LONDON rapper Chip found fame with his hard-hitting and fast paced lyrical style after gaining recognition on the underground scene whilst still a schoolboy.
However things didn't come easily for Chip - who signed his first record deal aged just 18 - and he attributes his success to the struggle he had to endure growing up.
The 22-year-old Tottenham born star has admitted that seeing the dark side of life on a rundown council estate while still at school made him realise he had to do whatever it would take to direct his life towards something more positive.
He said: "I didn't have many opportunities as a child, I just made them. The secondary school I went to was rough as hell, to go through that and come out with four B's and five A's wasn't easy.
"Like, kids from my school got murdered outside, it wasn't a joke there.
"Being in that surrounding drove me to get out. I kept saying in my head 'my kids can't grow up here'. Whatever path was going to take me there, be it football, music, or my education, I was going to get out."
But despite the hard times Chip says he wouldn't change it for anything because it helped to shape his future and who he is today.
He added: "I wouldn't change a thing. I used that drive and energy to elevate me. I started rapping with a dream of not being broke - I'm not going to sit here and lie and say 'oh yeah I just love music' - yeah I do love music, but the whole thing for me was I didn't want to die broke."
Chip's new album is a long-awaited release after taking a year out from mainstream music, during which time he signed to US rapper T.I's record label Grand Hustle.
Prior to the change Chip found himself coming under fire when his second studio album Transition was criticised for being heavily influenced by American artists such as Chris Brown who featured on No2 single Champion.
But he feels the fact that he has collaborated with big name artists globally should make others get the drive to obtain the same level of success.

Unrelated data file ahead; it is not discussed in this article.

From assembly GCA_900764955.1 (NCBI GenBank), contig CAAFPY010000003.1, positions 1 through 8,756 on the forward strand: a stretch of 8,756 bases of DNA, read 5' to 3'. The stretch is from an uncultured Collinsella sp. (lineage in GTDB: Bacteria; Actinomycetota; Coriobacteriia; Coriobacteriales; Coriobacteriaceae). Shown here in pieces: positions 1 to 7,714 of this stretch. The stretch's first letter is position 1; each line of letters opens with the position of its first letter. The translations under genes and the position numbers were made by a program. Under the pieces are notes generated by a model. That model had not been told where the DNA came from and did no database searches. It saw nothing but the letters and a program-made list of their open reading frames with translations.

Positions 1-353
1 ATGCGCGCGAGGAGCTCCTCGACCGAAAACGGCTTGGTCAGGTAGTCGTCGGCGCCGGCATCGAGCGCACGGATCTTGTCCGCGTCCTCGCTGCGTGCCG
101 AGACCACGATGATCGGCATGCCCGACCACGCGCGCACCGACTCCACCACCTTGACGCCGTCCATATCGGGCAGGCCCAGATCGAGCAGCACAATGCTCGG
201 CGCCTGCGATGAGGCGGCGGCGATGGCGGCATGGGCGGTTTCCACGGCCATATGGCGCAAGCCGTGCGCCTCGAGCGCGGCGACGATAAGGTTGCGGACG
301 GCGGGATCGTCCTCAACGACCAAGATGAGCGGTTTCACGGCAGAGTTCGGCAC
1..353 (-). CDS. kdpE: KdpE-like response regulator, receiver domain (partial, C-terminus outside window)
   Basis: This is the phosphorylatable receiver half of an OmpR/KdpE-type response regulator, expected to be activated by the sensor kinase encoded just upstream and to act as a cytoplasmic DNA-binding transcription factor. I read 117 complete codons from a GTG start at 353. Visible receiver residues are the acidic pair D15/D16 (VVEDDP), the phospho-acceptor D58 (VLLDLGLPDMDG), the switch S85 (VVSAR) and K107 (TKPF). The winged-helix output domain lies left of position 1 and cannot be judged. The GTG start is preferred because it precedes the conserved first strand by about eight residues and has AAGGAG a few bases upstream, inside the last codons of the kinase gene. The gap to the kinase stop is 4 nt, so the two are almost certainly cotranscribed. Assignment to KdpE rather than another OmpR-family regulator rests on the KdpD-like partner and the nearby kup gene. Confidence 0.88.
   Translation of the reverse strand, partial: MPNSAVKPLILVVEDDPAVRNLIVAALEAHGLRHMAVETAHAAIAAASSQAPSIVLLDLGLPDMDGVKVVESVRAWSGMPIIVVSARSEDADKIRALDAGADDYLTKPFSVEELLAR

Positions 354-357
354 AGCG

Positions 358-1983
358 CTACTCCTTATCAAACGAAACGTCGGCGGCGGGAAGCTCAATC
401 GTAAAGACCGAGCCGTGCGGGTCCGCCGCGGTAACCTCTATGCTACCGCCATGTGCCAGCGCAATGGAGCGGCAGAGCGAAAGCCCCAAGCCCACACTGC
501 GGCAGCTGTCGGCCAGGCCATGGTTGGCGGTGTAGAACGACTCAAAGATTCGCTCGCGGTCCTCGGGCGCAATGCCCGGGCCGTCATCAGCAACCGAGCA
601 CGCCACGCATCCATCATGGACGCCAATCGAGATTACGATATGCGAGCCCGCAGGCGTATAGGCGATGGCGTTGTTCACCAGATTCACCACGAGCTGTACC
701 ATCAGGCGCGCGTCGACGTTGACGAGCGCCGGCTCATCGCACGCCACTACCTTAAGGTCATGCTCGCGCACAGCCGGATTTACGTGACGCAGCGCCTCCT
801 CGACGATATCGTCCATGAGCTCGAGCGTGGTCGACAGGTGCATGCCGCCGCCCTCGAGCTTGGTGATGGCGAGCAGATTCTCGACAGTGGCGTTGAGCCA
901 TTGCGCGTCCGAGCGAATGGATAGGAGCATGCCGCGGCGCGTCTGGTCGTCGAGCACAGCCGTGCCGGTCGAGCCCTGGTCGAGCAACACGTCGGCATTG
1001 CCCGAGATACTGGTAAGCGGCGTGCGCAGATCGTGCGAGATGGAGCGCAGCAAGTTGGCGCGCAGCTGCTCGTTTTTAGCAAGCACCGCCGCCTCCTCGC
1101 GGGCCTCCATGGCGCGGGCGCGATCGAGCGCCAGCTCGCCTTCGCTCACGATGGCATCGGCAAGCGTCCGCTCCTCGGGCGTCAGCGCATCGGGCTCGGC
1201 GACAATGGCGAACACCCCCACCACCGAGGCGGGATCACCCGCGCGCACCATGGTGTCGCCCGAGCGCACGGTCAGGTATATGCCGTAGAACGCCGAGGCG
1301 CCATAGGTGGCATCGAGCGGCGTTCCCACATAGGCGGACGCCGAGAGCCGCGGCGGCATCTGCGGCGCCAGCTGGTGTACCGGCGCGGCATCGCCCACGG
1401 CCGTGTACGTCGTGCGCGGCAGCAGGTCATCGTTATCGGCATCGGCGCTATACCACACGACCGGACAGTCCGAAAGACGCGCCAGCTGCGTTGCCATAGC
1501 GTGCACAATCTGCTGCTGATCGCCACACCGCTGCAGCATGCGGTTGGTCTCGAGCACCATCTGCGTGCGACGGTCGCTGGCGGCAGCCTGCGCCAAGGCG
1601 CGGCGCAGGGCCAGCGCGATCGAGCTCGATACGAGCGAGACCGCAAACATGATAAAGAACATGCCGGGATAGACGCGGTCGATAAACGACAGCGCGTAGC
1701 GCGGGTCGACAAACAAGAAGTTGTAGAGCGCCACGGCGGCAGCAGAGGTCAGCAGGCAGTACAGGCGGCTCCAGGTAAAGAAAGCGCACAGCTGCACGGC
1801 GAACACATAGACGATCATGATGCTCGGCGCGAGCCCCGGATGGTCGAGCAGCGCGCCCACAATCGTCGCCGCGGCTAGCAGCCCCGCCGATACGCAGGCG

And on his new mixtape London Boy, Chip has collaborated with worldwide acts including Wretch 32, Professor Green, Meek Mill, Young Jeezy and Mavado.
He said: "When it came to the mixtape I wanted to take away any misconceptions people have about the direction I've chosen to go in. Like nobody's been able to do something like this and release it for free.
"Instead of having boundaries like they're American and he's English and he's Jamaican, I was literally like 'let's make good music'.
"Fortunately for me whatever country in the world is just a plane away, so if i can make a body of work that represents London and the UK - and have worldwide credible acts of longevity be a part of it - that's good for the whole scene, not just me. I just wanted to show it could be done."
Chip was also keen to air his feelings on the people that do criticise him and accuse him "leaving behind" his UK roots.
He added: "I think anybody that says something, doesn't know anything. The people that don't talk are the ones that know. Are we gonna all pretend like we don't listen to artists from all over the world? I don't understand where the barrier is, if you can get there, do it.
"If I'm the first person to show it can get done that's fine, don't have boundaries based on countries. Music is the language of the world. Just look at Gangnam Style."
Chip feels that London Boy has seen him return to similar lyrical content and style to his earlier days because he has his "hunger" back.
He said: "I think what being with Grand Hustle has done is give me a collective of people to keep me on my toes. You believe that more things are possible as a young black adolescent growing up in the world.
"I will continue to do me, and be me, but I've got my hunger back. That's come from being nobody in America. I lost it because I went from having £2 a day lunch money, to making what some consider to be crazy money, so if you couldn't hear the hunger in my voice, it's because I wasn't hungry anymore."
He added: "I am happy, I can hear it in my own voice. I didn't have it for ages, and I'm so happy to have it back. You have to find something to give you your hunger back, the hunger is the key."
And Chip has clear advice for others in the same position as he was as a young boy - find out what your talents are and use them to your advantage.
He said: "Embrace what your talents are, other people might but perceive it as a talent, but embrace it, focus on it, work on it, and bullet point plan how you can turn it into income.
"Only you can open doors for yourself. And try and live righteous while you do it - do the right thing."
London Boy is released for free on Christmas Day.
The first track to be released from the mixtape, Londoner, is a patriotic tribute to his home town which sees him join forces with fellow chart-toppers Professor Green, Wretch 32 and Loick Essien.
Source: The Sun